Our concerts at St Mary’s Perivale and St Barnabas are all ‘free admission, with a retiring collection’. We receive no sponsorship from any source, and no grants from any funding bodies. Yet our musicians are always paid for their services. On principle, we wouldn’t dream of doing otherwise. They are invariably professional musicians, and one wouldn’t expect to employ the services of a plumber for nothing. However, this contrasts sharply with lunchtime concerts held at prominent church venues in Central London, and some well-known private venues as well, where the musicians are expected to provide their services free of charge. Whatever the justification for this – supposedly because the concerts are raising money for other more worthy causes – this would seems like blatant exploitation.
It is worth detailing the financial arrangements for musicians at the two venues where my concerts are held. At St Mary’s Perivale, we attract an audience of around 50-60, and the average sum donated at the end of a concert is usually around £7 per head, with a wide range from £1 or less to £20 or more, reflecting the different circumstances of members of the audience. With the extra funds from Gift Aid, this provides about £8-9 per audience member, or a total of around £450. We pay around £300-£350 to the musicians, split proportionately, and use the residual £100-150 to cover expenses, such as the free wine and crisps (costing about £30 per concert) and all the usual overheads such as insurance, heating and lighting, and piano maintenance. So if a concert comprises a first half piano recital (45 minutes) and a piano trio in the second half, we might give £120 to the pianist, and a total of £210 to the piano trio. If the whole concert comprises one ensemble, say a piano trio, they will receive around £300, or £100 each. This is admittedly a paltry sum when one considers the calibre of most of our musicians, but at least it is something, and is much appreciated. They also receive a free high-quality video recording of their performance, many of which can be seen on our Youtube channel (www.youtube.com/user/StMarysPerivale/ . Certainly, virtually all our musicians are keen to return for future concerts. For the Friday lunchtime concerts at St Barnabas we have adopted a fixed scheme whereby soloists receive £100 for their 45 minute performance, duos receive a total of £120, trios receive £150 and quartets receive £160 (usually increased to £200).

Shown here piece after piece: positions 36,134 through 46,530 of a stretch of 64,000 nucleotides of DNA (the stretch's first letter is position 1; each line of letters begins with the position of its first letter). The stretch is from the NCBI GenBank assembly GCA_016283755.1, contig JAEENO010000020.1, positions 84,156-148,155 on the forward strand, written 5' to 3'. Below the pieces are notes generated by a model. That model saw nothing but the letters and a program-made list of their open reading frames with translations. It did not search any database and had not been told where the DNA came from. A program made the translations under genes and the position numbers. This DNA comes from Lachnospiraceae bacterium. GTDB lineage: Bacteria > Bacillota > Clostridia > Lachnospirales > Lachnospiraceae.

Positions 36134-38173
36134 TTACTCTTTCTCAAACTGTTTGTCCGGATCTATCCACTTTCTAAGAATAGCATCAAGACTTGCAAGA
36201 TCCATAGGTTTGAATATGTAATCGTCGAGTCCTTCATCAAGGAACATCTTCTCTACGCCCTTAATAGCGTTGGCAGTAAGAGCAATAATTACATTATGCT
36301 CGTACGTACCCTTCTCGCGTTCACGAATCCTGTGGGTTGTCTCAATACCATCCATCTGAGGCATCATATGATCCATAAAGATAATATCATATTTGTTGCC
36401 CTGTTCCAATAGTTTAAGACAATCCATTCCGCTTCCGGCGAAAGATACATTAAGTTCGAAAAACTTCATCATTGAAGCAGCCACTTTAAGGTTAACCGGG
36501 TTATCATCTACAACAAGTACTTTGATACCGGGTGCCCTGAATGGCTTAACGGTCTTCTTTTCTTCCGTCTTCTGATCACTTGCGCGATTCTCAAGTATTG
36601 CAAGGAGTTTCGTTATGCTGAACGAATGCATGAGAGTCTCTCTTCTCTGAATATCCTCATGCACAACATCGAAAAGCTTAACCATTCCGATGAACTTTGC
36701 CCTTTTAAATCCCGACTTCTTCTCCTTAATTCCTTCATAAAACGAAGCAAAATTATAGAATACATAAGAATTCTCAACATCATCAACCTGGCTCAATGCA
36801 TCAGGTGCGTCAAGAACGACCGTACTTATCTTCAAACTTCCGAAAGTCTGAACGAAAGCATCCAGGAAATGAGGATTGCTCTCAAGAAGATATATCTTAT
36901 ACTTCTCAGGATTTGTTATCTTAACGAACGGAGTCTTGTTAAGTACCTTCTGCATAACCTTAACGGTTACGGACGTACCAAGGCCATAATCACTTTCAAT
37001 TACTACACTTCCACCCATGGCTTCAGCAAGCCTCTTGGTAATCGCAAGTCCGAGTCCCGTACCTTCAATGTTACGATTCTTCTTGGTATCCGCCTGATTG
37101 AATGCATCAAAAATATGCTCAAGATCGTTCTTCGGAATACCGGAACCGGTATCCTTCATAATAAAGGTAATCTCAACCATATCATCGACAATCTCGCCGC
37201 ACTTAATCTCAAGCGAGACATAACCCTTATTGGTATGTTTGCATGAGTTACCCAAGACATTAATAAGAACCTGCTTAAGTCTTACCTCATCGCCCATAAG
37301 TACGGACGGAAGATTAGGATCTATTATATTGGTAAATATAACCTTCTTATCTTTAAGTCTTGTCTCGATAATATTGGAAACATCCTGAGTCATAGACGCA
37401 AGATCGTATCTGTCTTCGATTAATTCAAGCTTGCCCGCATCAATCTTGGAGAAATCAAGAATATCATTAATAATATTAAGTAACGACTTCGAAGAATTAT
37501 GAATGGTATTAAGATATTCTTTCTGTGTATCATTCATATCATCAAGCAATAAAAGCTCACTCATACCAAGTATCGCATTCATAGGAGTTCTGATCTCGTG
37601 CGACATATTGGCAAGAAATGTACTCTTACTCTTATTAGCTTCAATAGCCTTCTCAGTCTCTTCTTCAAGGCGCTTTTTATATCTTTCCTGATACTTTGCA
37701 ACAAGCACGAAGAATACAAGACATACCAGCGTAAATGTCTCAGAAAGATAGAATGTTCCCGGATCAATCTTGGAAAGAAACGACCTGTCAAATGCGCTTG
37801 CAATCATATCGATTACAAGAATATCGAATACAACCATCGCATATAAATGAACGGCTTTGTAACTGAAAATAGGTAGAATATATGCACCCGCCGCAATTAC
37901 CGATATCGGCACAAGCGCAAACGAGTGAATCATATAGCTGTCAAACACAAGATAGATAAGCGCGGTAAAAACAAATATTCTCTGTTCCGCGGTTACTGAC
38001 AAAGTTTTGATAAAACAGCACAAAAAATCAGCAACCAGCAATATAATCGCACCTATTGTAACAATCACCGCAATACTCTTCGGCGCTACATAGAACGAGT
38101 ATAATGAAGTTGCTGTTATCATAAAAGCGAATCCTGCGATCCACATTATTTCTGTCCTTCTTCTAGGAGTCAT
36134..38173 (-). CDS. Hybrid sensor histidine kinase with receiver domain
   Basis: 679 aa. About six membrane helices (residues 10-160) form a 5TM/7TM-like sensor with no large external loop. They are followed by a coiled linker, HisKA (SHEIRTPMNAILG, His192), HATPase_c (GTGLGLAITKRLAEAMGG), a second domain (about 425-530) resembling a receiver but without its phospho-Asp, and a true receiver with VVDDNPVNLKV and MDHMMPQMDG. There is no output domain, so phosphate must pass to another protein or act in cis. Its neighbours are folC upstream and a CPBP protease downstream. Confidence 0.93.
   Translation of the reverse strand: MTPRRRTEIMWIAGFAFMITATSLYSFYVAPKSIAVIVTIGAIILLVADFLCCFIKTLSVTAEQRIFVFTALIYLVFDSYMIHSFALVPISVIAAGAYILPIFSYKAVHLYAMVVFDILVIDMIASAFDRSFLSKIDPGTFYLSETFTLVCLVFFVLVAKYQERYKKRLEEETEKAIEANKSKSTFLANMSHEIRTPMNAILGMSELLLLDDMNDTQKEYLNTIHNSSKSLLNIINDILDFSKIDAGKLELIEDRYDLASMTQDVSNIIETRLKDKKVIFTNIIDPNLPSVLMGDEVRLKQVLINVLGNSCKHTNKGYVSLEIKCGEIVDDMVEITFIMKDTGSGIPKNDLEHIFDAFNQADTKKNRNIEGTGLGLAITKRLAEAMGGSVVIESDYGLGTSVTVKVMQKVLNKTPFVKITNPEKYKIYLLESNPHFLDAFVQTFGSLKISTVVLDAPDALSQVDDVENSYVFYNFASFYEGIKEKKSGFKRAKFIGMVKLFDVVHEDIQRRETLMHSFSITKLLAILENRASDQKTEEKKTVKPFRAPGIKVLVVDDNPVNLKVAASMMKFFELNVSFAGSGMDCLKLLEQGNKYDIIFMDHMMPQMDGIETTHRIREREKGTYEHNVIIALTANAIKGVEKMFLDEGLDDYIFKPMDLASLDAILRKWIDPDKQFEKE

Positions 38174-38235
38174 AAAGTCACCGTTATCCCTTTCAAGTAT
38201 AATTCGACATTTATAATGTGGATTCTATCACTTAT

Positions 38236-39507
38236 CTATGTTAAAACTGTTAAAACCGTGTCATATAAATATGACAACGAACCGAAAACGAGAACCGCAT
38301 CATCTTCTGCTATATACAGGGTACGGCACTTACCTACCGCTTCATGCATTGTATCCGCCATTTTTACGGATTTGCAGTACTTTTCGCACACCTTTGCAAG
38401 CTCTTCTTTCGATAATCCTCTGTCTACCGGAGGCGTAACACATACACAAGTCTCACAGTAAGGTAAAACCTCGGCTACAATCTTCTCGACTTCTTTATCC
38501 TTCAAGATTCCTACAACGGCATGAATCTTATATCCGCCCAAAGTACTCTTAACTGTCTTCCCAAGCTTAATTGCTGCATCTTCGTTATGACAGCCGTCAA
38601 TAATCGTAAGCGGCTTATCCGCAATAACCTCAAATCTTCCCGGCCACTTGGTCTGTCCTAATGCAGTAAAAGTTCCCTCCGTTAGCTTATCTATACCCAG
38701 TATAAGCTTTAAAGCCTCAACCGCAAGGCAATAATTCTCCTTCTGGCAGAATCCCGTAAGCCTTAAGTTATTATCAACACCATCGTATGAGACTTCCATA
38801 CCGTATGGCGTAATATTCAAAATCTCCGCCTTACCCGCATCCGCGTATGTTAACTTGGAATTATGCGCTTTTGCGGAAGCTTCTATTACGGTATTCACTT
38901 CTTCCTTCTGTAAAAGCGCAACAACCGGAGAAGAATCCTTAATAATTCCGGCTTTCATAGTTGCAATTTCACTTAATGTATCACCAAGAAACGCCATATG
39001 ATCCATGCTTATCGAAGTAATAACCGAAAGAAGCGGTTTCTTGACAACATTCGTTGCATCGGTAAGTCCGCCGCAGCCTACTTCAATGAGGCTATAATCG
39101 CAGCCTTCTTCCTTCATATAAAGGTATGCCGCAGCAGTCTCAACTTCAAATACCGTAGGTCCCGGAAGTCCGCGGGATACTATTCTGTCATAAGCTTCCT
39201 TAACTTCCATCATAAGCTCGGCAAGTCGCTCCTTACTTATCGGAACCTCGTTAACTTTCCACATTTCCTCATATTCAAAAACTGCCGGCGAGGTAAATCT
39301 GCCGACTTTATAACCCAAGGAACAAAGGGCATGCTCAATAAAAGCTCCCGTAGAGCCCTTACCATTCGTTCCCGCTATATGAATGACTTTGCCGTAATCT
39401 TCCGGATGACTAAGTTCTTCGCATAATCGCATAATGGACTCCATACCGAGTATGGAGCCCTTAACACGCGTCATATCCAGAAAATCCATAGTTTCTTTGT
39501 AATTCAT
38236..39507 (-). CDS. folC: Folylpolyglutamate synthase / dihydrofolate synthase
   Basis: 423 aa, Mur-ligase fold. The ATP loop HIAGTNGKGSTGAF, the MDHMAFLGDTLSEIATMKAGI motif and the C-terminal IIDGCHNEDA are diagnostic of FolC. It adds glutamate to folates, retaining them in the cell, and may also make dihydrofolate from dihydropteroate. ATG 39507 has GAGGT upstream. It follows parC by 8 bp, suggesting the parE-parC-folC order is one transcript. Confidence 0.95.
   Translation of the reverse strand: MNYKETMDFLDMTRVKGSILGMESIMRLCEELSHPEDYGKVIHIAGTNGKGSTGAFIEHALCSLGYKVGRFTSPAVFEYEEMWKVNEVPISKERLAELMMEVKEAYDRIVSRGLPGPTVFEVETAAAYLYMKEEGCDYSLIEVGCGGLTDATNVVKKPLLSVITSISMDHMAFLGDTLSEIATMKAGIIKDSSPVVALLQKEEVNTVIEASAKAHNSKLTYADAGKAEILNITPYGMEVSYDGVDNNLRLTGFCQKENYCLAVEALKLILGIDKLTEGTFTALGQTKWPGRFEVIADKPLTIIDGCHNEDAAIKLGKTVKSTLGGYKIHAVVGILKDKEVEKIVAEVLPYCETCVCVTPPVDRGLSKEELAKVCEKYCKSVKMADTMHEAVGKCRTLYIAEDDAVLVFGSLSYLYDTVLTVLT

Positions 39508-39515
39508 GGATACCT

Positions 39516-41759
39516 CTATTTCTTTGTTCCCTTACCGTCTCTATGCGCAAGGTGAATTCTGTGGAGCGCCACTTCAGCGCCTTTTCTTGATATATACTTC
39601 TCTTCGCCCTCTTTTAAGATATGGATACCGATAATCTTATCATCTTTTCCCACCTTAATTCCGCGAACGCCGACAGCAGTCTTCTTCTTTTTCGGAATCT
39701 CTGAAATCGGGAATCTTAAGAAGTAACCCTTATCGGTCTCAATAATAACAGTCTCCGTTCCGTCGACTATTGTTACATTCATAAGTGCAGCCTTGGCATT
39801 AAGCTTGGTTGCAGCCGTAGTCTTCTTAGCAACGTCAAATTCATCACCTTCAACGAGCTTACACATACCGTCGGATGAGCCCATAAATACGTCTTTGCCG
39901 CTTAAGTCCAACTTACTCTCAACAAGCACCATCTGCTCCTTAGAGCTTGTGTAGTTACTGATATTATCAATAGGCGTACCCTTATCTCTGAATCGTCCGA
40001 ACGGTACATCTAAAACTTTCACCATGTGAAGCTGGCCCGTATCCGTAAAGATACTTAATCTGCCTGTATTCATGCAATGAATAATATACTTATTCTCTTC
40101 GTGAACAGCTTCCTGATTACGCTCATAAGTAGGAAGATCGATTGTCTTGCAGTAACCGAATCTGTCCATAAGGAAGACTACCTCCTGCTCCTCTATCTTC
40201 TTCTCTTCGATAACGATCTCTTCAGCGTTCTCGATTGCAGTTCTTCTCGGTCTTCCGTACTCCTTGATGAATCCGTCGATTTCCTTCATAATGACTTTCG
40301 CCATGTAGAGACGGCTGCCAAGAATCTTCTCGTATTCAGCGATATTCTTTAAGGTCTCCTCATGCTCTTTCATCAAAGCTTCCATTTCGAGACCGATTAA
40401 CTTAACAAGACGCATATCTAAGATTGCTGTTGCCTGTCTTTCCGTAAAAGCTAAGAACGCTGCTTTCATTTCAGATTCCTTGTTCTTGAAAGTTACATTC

This financial model seems fairly unusual – hence this blog – and contrasts with that of many music clubs which hold a limited number (say 6-10 per year) of high-profile concerts, charging £15 or more for tickets, to listen to more established musicians who will accordingly receive considerably more than the sums we offer. Often these clubs have to pay steep hiring sums for the venue, and may have to bring in a piano for the concert, and the cost of the musicians will usually be closer to £1000 than £300 .They may then have to rely on sponsorship to cover their costs. We are fortunate in avoiding many of these problems, and I think that our policy of picking the very best young musicians in London, usually in the age range 23-33, provides a similar quality of music-making to that achieved by employing older, more established musicians with bigger reputations. It also contrasts sharply with those lunchtime recitals and evening recitals in private venues in Central London, where no payment is given or expected. In my opinion, this is simply unacceptable.